No. No, it does not

Rather, it shows us the type of faith that justifies us. James 2:21-22 (NASB)--"Was our father Abraham not justified by works when he offered up his son Isaac on the altar? You see that faith was working with his works, and as a result of the works, faith was perfected". Now wait a minute! This is a biblical contradiction, isn't it? After all, Romans 4:2-3 says "For if Abraham was justified by works, he has something to boast about; but not before God. For what does the Scripture say? 'Abraham believed God, and it was credited to him as righteousness'" So which is it? Was Abraham justified by works, or was he *NOT* justified by works? Well, the answer is....yes.

Notice what he says in verse 22. "Faith was working with his works." The phrase "working with" is the Greek word "synergeo", which means "to work together, help in work, be partner in labor, to put forth power together with and thereby to assist" (syn, "together" with ergeo, "work"). It is used 4 other times in the New Testament (Mark 16:20, Romans 8:28, 1st Corinthians 16:16 and 2nd Corinthians 6:1). The reason James uses this word here is this: faith and works do not operate separately from each other. They work hand in hand, thereby perfecting the other. You have faith without works? No good. You have works without faith? Still no good. You have a faith which spurs you on to do good works, and they work together? THAT is saving faith. That is a faith that justifies.

You see, what James is doing is contrasting useless, demonic faith with real, effectual faith. In verses 19-20, he describes a faith that simply believes something is real, but has no impact upon a person's life and will not save them. Here, he is describing a faith which moves a man to obey God no matter the consequences. James is not contradicting Paul, he is expanding on the matter of "justification by faith" laid out by Paul. He is saying we are justified by the kind of faith that believes God, acts like He is telling the truth, and obeys. Can that faith save him? Absolutely. Therefore, James 2:23 (NASB)--"and the Scripture was fulfilled which says, 'And Abraham believed God, and it was credited to him as righteousness' and he was called a friend of God." Abraham's actions, based in faith, moved him to do what God called him to do, thereby fulfilling the Scripture.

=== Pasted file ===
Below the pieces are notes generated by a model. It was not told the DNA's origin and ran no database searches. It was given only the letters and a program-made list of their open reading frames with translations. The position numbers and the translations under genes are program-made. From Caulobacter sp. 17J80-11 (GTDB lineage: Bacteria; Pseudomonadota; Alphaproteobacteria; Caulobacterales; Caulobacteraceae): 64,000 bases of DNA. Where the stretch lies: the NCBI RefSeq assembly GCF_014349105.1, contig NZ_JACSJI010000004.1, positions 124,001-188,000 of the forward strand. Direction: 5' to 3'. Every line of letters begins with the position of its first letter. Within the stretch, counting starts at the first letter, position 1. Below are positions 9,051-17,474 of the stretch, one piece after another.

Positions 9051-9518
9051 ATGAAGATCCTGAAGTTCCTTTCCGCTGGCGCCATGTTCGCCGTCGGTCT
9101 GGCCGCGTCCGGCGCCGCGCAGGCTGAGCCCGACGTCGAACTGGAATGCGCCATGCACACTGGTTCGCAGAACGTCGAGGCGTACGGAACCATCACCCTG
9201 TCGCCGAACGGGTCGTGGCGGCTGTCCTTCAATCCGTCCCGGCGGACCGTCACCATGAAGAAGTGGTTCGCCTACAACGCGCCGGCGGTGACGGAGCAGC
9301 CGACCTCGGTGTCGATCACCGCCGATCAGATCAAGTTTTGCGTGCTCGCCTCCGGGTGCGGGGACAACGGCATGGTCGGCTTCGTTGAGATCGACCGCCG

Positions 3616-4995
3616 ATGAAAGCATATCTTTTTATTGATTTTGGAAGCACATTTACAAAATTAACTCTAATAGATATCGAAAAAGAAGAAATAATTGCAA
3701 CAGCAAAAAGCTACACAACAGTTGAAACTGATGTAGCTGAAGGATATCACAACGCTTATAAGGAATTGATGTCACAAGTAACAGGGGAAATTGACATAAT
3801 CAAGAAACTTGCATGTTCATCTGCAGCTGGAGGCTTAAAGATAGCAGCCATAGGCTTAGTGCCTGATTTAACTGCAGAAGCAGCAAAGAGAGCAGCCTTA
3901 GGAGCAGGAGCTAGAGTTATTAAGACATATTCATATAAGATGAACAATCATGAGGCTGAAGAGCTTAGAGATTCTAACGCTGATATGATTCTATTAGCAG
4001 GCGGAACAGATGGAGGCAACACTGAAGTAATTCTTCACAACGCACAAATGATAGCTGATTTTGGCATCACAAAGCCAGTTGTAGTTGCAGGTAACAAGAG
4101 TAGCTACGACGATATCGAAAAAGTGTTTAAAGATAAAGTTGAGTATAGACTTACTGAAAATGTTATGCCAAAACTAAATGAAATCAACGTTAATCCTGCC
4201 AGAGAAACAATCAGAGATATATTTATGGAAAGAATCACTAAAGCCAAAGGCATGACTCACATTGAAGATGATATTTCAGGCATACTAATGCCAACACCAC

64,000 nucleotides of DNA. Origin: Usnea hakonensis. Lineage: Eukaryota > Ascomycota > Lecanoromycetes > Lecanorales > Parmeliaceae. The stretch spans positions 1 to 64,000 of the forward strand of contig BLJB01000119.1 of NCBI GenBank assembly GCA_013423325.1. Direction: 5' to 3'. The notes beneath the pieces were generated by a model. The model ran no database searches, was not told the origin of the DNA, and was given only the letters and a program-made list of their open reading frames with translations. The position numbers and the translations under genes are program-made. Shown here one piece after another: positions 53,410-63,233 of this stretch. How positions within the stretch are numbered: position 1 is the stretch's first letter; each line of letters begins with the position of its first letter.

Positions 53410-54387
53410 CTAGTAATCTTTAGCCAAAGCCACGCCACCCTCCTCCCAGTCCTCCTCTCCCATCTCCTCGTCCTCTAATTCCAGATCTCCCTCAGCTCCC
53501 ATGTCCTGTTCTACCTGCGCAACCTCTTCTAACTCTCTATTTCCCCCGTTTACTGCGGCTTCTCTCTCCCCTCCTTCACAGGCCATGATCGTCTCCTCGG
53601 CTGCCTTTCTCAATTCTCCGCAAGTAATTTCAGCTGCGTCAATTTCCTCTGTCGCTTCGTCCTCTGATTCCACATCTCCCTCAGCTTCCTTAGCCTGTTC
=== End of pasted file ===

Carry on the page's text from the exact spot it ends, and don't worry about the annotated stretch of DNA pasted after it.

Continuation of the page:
Then he finishes this passage by saying James 2:24 (NASB)--"You see that a person is justified by works and not by faith alone." Notice something. James does not say that a man is not justified by faith. He says that a man is not justified by faith *ALONE*. He is not justified by simply believing a list of facts--"the demons also believe and shudder." A man is justified by a faith that leads to action, a new life, new desires, and a never-before known obedience to God. "If you love Me, keep my commandments" (John 14:15)

Works are an essential part of our salvation. We are not justified by alone faith. We are also not justified by alone works. We are justified by a faith that produces works, as these work together to make the other perfect. The stronger our faith, the more we will want to work. The more we work, and see the faithfulness of God, the stronger our faith becomes. They are two sides of the same coin

22 June 2013

"Blessed is the man"--Psalm 1:1

Psalm 1_1

There are at least 50 places in the Bible that use the word, “Blessed.” Or “Blessed be…” Psalm 128:1Blessed is the man who fears the LORD. Matthew 11:6“Blessed is he who is not offended because of Me.” And of course, all the Beatitudes begin with the phrase, “Blessed are…” Matthew 5:3-8“Blessed are the poor in spirit…they that mourn…the meek…those who hunger and thirst for righteousness.” 2nd Corinthians 11:31Blessed be the God and Father of our Lord Jesus Christ. Revelation 20:6Blessed and holy is he who has a part in the first resurrection.